The rise of neo-fascism, the persistent denial of climate change despite its already devastating impact, the increasing threat of nuclear war – to keep current on world events today is to submit to a stream of information that, in its sheer intensity and terror, is utterly unbearable to directly engage. However, rarely do we engage directly. Rather, we receive the news already narrativized, already calibrated to elicit a certain adrenaline/affective response and with just enough of a cliffhanger to ensure we’ll need more. And as readers, we cannot help but keep coming back, taking the news like a ketamine drip, no matter that it renders us catatonic save for the reflex to perpetually refresh the feed. The news immobilizes us physically, but also politically, as the mimetic tendencies of social media warp our commonly held lexicon beyond rational use. We connect through this new psychedelic process of language-making, but in a way that makes us tribal; in a way that causes us not to better understand each other but to weaponize words along micro-political lines. And yet in this narcotized news space, we believe news to be good for us, a supplement we take daily to stay abreast of world affairs even as our ability to democratically respond to them feels increasingly compromised. Josh Kline addresses this contemporary condition in his special edition for TEXTE ZUR KUNST, “Swallowing News,” framing the once broadly trusted "New York Times" as an addictive drug. For the work, pages from the "Gray Lady" have been pulverized to fill medical-grade gel-caps, and portioned into individual prescription vials.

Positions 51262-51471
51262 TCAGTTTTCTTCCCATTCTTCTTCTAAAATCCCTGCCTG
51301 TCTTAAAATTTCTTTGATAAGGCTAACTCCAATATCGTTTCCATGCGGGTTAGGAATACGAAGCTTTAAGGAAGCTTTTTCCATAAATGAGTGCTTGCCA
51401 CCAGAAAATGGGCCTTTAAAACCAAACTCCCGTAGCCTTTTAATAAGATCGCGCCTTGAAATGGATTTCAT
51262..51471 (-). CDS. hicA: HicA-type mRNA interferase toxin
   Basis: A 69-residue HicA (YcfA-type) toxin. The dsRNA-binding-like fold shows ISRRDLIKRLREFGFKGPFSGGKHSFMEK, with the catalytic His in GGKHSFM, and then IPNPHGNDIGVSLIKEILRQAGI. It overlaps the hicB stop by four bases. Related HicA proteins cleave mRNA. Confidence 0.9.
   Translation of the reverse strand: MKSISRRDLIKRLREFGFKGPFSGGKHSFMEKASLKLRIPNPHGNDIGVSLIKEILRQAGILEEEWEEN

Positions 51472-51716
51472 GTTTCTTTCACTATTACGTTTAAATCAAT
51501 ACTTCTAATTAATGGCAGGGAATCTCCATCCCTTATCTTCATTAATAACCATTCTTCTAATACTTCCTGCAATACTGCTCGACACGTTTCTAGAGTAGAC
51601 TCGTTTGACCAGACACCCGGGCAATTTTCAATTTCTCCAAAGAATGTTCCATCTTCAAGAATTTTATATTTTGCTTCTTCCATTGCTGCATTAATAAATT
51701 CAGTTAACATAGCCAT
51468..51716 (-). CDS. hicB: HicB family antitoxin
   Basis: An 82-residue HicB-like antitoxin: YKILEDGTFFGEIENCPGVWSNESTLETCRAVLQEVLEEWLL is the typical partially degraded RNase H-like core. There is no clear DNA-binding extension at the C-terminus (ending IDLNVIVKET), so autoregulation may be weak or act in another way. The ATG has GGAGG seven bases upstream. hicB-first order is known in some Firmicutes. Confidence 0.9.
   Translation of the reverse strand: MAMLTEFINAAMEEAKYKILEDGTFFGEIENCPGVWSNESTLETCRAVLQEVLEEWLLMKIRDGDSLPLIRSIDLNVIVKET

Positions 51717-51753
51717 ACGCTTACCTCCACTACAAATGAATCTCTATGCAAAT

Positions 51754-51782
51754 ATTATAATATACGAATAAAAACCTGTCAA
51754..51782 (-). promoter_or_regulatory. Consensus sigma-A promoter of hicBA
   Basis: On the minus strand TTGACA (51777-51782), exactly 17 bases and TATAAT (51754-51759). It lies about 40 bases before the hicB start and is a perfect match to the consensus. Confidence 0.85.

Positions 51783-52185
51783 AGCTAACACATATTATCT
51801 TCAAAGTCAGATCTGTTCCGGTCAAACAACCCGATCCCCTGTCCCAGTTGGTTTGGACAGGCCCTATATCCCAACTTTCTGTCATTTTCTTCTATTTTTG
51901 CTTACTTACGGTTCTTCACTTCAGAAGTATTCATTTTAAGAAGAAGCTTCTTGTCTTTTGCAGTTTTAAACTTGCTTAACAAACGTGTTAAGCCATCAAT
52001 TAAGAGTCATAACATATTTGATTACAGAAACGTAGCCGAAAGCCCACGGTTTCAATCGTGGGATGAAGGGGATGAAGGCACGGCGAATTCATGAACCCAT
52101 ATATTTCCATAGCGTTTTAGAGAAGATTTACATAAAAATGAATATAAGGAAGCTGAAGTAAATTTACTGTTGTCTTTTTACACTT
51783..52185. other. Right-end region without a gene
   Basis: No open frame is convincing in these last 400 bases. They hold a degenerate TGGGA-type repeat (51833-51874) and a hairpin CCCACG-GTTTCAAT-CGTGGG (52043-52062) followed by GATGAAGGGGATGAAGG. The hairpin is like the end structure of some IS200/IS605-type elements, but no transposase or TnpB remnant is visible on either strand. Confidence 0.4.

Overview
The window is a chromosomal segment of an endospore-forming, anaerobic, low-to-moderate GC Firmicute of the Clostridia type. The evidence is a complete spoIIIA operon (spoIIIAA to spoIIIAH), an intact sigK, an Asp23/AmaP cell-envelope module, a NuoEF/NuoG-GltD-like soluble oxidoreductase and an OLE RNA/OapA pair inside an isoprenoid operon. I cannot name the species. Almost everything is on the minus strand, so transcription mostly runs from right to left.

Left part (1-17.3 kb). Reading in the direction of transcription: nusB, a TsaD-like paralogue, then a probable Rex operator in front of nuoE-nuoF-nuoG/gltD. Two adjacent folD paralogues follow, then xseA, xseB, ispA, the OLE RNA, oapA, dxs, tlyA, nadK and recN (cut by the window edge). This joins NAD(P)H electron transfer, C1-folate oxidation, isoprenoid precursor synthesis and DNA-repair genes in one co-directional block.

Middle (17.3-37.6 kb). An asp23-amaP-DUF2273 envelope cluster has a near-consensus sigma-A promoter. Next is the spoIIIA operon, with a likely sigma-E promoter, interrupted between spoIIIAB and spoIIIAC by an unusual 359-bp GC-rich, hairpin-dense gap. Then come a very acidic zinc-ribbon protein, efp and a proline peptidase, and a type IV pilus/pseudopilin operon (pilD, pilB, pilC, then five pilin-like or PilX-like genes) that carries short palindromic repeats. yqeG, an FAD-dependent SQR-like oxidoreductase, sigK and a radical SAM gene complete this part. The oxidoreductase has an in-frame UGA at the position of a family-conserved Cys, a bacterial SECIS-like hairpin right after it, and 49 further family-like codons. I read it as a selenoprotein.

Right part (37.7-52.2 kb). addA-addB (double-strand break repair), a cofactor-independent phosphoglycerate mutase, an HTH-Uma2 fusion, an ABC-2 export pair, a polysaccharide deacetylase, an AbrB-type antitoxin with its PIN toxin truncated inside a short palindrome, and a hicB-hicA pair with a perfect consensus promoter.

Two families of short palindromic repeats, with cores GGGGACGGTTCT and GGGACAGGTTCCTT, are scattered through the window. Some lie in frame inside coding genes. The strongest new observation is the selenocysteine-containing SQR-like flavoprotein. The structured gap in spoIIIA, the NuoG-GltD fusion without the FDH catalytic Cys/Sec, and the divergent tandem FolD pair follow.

Plastic pill bottle, spray paint, gel capsules, pages from the "New York Times", 9.4 × 4.1 cm, edition: 60 + 20 A.P., numbered and signed certificate, € 350.– plus shipping.